We got game – family style

Big Brother just finished his second season of playing organized basketball. He seems to have found a sport he loves. He’s pretty good at it, much better than at soccer. This is not surprising since he seems to have good hand-eye coordination but is not a natural athlete. Soccer limited the use of his best asset; at least he was allowed to use his eyes.

We have a hoop in our driveway and he often wants me to play with him. Sometimes I do, but sometimes, like in February, it’s too cold for old folks to be shooting hoops outside. And sometimes there’s a good basketball game on TV, where we old men play most of our sports. These days, my best athletic moves involve transforming from the upright to the reclining position.

Meanwhile, the boy has received, as gifts, at least three small, indoor hoops that hook onto the top of doors. Mommy shudders every time he gets one, because he always wants to hang them from the door of his bedroom. This ignites the age-old conflict between moms and playing ball in the house. For my part, I see Mommy’s point, but I also remember how fun playing ball in the house could be, so I have mixed emotions.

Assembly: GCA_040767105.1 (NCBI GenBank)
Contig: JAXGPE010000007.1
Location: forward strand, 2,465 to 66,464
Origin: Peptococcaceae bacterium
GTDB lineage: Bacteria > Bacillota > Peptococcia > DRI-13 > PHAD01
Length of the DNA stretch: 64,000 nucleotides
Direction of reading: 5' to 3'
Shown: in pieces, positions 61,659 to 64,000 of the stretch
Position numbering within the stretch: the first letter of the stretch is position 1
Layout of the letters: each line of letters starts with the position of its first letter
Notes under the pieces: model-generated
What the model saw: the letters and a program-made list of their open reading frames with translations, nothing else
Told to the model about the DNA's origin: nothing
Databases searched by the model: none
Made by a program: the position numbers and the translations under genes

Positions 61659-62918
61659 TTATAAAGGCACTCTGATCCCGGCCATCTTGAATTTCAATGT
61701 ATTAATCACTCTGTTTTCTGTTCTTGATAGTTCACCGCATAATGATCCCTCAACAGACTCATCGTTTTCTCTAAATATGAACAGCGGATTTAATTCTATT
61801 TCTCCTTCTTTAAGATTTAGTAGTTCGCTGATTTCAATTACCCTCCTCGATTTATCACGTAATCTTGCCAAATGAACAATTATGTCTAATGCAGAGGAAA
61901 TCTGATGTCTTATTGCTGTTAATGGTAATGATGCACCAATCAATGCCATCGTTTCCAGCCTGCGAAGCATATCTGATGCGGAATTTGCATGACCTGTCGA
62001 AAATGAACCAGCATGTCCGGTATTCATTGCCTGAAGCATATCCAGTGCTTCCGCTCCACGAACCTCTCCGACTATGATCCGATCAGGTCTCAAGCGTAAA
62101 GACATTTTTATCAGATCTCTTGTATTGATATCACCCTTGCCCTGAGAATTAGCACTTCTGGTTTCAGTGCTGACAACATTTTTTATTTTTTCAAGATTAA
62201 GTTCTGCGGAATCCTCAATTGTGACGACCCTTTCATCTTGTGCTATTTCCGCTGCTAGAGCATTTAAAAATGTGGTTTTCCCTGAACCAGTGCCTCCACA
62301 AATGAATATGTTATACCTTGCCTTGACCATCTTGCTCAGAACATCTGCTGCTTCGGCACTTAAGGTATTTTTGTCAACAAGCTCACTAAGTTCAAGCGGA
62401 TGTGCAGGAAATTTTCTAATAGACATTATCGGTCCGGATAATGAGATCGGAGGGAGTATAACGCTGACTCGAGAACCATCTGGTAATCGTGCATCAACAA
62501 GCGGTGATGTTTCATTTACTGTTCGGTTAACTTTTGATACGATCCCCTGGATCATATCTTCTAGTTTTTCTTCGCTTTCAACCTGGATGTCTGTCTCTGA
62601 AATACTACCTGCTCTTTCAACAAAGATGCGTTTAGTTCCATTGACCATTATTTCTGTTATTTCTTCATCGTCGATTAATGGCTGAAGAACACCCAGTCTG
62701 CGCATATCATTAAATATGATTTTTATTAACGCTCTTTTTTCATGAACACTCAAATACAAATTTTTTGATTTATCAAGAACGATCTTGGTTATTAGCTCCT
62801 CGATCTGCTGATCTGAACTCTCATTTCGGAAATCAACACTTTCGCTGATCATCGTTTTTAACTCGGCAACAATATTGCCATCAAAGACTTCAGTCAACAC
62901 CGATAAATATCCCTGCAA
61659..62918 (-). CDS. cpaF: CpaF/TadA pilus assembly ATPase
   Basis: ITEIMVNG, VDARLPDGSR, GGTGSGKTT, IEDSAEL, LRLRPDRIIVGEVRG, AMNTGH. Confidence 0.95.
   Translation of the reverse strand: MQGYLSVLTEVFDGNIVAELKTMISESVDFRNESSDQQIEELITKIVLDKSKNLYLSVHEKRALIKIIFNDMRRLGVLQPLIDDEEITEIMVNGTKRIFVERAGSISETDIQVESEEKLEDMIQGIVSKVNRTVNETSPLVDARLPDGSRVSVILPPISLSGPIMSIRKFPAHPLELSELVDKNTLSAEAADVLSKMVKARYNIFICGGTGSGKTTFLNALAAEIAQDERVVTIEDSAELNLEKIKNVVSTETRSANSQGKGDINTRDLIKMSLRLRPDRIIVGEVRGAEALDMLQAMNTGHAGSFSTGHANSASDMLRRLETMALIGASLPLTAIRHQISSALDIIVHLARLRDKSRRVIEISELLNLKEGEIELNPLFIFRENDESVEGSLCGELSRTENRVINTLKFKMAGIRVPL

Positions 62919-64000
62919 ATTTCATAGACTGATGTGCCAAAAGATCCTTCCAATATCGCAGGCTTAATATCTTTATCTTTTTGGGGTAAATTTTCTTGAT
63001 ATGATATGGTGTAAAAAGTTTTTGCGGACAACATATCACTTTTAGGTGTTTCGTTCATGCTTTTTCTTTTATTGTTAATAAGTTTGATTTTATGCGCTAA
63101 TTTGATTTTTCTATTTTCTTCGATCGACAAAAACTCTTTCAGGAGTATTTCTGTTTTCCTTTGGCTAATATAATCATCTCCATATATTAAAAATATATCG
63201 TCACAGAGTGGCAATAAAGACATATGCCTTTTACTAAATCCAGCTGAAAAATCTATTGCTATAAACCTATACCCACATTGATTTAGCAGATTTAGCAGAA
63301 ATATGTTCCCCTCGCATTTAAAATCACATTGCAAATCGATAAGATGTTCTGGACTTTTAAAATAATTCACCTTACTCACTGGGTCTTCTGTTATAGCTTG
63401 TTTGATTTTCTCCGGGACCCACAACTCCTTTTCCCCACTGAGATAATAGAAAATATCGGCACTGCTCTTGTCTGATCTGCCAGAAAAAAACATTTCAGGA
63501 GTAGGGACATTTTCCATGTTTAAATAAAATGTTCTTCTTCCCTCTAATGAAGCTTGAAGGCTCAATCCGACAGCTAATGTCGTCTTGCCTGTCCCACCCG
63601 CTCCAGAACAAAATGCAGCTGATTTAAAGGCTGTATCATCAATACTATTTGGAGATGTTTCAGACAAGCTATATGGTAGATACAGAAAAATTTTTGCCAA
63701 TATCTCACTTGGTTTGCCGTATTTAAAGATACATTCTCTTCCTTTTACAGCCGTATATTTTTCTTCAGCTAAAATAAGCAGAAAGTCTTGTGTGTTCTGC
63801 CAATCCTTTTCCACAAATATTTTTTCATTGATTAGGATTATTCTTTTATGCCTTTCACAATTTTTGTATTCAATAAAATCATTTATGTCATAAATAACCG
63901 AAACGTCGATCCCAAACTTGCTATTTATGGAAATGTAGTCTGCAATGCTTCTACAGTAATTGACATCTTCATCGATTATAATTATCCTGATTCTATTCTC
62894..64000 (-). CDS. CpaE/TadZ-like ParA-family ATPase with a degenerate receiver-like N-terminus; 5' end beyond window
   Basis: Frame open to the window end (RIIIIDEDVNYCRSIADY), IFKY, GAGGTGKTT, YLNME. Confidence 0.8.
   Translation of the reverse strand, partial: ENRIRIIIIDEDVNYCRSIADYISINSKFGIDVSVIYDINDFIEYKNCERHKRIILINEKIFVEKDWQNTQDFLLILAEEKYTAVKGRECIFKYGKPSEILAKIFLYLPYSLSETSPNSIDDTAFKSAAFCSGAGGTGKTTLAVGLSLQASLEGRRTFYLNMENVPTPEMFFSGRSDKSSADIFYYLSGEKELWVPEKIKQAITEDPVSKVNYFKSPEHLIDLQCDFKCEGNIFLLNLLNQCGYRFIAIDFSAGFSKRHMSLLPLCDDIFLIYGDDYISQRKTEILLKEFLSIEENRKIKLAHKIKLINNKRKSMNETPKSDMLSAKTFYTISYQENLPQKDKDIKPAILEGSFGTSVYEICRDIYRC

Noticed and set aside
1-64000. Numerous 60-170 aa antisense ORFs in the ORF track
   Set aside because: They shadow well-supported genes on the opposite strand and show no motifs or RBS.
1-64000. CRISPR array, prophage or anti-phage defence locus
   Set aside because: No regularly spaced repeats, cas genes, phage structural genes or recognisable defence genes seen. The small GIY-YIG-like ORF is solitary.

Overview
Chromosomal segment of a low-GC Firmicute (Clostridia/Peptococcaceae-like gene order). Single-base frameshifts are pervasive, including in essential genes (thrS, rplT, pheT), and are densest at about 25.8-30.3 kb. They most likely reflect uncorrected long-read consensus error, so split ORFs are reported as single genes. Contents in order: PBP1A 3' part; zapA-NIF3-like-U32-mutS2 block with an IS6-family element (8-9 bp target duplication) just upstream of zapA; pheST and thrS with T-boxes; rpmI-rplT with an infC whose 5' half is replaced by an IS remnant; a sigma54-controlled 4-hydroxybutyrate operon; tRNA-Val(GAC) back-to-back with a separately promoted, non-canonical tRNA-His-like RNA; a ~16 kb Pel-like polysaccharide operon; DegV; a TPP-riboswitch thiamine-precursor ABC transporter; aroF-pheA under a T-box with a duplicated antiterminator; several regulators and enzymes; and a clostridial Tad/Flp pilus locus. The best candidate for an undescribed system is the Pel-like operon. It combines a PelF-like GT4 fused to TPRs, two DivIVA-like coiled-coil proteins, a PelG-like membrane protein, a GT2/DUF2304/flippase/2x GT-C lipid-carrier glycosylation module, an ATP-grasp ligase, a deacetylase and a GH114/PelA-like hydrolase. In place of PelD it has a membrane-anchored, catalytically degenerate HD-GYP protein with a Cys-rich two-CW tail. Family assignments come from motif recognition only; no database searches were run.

As a compromise, Big Brother was allowed to hang a hoop over a door at the bottom of the basement steps. When he has a friend over, they can often be found playing basketball in the basement. This is doubly good, because not only does it keep the big kids from in front of any game I might be watching on TV, it encourages the little boys to go downstairs and play in the toy room there.

I’ve grown accustomed to hearing talk of slam dunks from the bottom of the stairs, but last weekend I heard something new. After the friends had gone, there was still the noise of kids playing basketball in the basement. Big Brother was sharing the sport he loves with his little brothers. “Is this a three pointer?” I heard Buster ask. Big Brother explained the rules; he was actually teaching them.

I love this on lots of levels: first, I love that no one was fighting – that’s always a plus in our Itchy & Scratchy household. I love that the little boys are developing an interest in basketball. I love that admiration for their big brother is the cause of this. I love that Big Brother wants to share one of his favorite things with them.

I called the boys to come upstairs for dessert. Big Brother and Buster came up, but Big Man kept practicing. He needs to stand on the second stair to get the ball near the hoop. I asked him what he wanted for dessert. “Nothing,” he replied, “I’m paying bassetbaw.”

There he stayed, practicing his second-stair shot. I’ll remember this day when he’s swishing three-pointers. I hope Big Brother does too, so we can be proud together.

 

"Paying bassetbaw."

“Paying bassetbaw.”

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With a two-step handicap.

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Is better than cookies.